Why Lifestyle Medicine

Updated: Sep 20, 2019

Trying to figure out what kind of doctor you should become? Wondering what specialty you should choose? Then SheMD's Why Specialty Series is perfect for you! We're bringing you female physicians sharing WHY they chose their specialty. Today's post is on why Dr. Mondala chose the field of lifestyle medicine and what the field of lifestyle medicine entails.




My Journey to Lifestyle Medicine


During my pursuit of medicine, I was seeking methods to not only cure disease but also to prevent disease. I was initially drawn to psychology because I found human behavior fascinating and later appreciated that our daily habits can either suppress or elevate health. I valued educating and counseling my patients on healthier ways to eat, move, sleep, and be happy. I was looking for my fit in different medical specialties such as family medicine and psychiatry. Family medicine covers the full spectrum of ages, minor procedures, and introductory aspects of specialty care. I was drawn to the idea to have basic management skills for women’s health and prenatal care. In psychiatry, I appreciate the complex mood disorders, however inpatient psychiatry of active psychosis and suicidal ideations was not for me. In time, I committed to family medicine.


During my family medicine training, I thrived in the variety of rotations and breadth of knowledge I gained. I enjoyed jumping in to perform a cryotherapy, then afterwards draining an abscess. I found value in keeping track of annual screenings for cancer prevention and educating mothers on tummy time and breastfeeding. I found most joy in managing four chronic conditions all at once through nutritional and exercise counseling. As I strongly recommended lifestyle modification, I noticed improvement of hypertension, diabetes, hyperlipidemia, obesity, and reflux. Though this was a challenge due to strong cultural family traditions and perceived financial limitations, I knew this is how I wanted to spend my time with patients. I hoped to understand their barriers to lifestyle modifications and discover any health knowledge gaps. Family Medicine incorporated some of this, however it was not enough. To my surprise, there was an emerging specialty that encompassed my perspectives and values, called Lifestyle Medicine. I found this in my own institution, Loma Linda University. An entire different practice was unraveling before me as I began to dig for the beginnings of lifestyle medicine practices. I went on multiple internet searches on lifestyle medicine, and found the first seeds in the Blue Zones. These blue zones were populations who ate mostly fruits, vegetables, legumes, and whole grains. They also were physically active who either walked miles or farmed daily. They had a strong sense of community and connectivity amongst each other. Interestingly, they were nearly devoid of the common chronic diseases, such as cardiovascular disease, cancer, hypertension, type 2 diabetes, and dyslipidemia. There are five blue zones, and the Adventist Community in Loma Linda represented this healthy long-lived population. These populations were infamous for their centurions, defined by their longevity of a 100 plus years old.


As I learned the lifestyle practice of the Blue Zones, I desired to offer this type of healthcare to my patients. I had a strong stir in my heart and drive to combine family medicine and lifestyle medicine.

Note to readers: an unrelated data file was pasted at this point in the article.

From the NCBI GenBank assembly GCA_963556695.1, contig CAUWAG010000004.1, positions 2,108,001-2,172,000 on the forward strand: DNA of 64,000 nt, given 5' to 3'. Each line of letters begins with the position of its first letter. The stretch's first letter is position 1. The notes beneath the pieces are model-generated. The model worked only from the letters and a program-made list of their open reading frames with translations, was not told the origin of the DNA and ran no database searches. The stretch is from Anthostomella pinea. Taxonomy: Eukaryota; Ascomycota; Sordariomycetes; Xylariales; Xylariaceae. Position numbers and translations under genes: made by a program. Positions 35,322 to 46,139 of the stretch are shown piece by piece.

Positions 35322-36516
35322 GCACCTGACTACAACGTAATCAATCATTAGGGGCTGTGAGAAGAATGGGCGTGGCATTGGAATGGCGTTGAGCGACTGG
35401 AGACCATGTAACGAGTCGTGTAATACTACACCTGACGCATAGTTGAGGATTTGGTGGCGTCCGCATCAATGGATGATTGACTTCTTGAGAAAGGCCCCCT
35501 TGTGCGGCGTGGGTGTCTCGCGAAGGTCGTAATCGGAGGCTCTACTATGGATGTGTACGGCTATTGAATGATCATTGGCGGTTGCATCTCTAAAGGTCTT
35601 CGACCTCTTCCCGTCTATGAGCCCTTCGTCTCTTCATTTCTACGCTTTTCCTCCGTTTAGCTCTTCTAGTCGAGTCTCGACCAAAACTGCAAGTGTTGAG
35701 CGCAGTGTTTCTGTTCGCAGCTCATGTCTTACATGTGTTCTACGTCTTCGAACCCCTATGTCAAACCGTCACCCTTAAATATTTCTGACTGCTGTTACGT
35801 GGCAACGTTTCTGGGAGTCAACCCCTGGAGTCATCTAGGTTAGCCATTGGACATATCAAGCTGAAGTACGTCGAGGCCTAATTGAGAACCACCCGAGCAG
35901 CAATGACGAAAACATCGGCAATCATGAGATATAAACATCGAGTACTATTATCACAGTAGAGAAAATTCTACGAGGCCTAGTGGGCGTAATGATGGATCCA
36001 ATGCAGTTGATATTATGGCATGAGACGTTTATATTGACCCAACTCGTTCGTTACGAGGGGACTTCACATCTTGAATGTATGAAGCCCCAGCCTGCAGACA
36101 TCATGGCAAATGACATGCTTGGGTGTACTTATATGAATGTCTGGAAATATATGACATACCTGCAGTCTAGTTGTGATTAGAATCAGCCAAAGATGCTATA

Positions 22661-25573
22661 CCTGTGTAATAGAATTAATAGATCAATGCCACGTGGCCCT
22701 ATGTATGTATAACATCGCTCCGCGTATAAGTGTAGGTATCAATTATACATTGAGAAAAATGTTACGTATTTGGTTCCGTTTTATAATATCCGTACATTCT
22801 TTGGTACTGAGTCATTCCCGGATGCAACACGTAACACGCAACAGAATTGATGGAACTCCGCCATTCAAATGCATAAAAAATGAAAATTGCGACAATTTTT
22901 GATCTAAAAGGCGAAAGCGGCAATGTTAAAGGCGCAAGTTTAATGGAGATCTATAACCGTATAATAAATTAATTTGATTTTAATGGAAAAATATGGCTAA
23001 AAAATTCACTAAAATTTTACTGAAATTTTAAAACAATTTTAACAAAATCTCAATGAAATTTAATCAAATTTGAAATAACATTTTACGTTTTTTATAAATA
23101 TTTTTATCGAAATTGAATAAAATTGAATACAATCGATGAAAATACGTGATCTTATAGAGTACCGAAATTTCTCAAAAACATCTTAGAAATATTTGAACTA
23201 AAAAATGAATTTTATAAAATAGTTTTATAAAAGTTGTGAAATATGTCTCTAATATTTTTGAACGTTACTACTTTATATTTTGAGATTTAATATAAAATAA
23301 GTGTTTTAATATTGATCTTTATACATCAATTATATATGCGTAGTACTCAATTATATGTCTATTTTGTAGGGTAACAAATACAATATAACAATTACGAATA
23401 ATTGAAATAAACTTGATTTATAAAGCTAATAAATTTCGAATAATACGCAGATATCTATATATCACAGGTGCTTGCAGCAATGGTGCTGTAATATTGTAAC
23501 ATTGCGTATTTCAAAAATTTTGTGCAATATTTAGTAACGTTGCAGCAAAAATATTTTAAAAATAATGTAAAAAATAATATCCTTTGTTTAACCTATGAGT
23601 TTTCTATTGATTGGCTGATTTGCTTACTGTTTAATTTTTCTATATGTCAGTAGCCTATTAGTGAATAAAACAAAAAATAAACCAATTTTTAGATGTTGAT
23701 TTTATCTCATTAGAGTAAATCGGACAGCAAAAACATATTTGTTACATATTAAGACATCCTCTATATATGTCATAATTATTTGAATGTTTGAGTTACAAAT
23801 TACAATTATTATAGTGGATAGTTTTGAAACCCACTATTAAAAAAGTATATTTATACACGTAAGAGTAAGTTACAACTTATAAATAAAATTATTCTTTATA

What is Lifestyle Medicine?


Lifestyle Medicine is a clinical discipline establish in 2004 by the American College of Lifestyle Medicine (ACLM). The ACLM defines lifestyle medicine as “evidence-based therapeutic approach to prevent, treat and reverse lifestyle-related chronic diseases.” There are 5 pillars of lifestyle medicine that are the main roots of health and wellness: Nutrition, Routine, Physical exercise, Restorative sleep, Stress Management/Emotional Well- being, and Avoidance of risky substance use.



Why Lifestyle Medicine?


1. It is today’s and tomorrow’s medicine.

Nearly 80% of chronic disease is related to lifestyle choices and roughly 80% health care costs are related to chronic diseases. It aligns with the preamble to the Constitution of the World Health Organization from 1946. “Health is a state of complete physical, mental and social well-being and not merely the absence of disease or infirmity.”


2. It is foundational to HEALTH.

Lifestyle medicine addresses the root causes of chronic disease by establishing health as a primary goal. Lifestyle modifications are the first line treatment for many chronic diseases.


3. It has paved the way.

Current medical students and residents are now receiving more nutritional focused lectures than in the past. There is a lifestyle medicine curriculum reform taking place to incorporate more dedicated lectures focused on lifestyle medicine principles.


4. Who can become a Lifestyle Medicine Fellow?

Loma Linda University is the first medical establishment to develop a lifestyle medicine fellowship. It welcomes all specialties of medicine.


5. What do I do as a Lifestyle Medicine Physician?

In my specialty clinic, I obtain a unique and comprehensive history of one’s life journey. I consider myself as an educator, a behavioral counselor, a health coach, and a health care partner who empowers one to make lifestyle shifts towards healing and wholeness. I assess health from a lifestyle lens and determine when it is best and safe to eliminate medication use.



Advice for those interested in Lifestyle Medicine

Attend the American College of Lifestyle Medicine Conference to learn the evidence and practice of lifestyle medicine.



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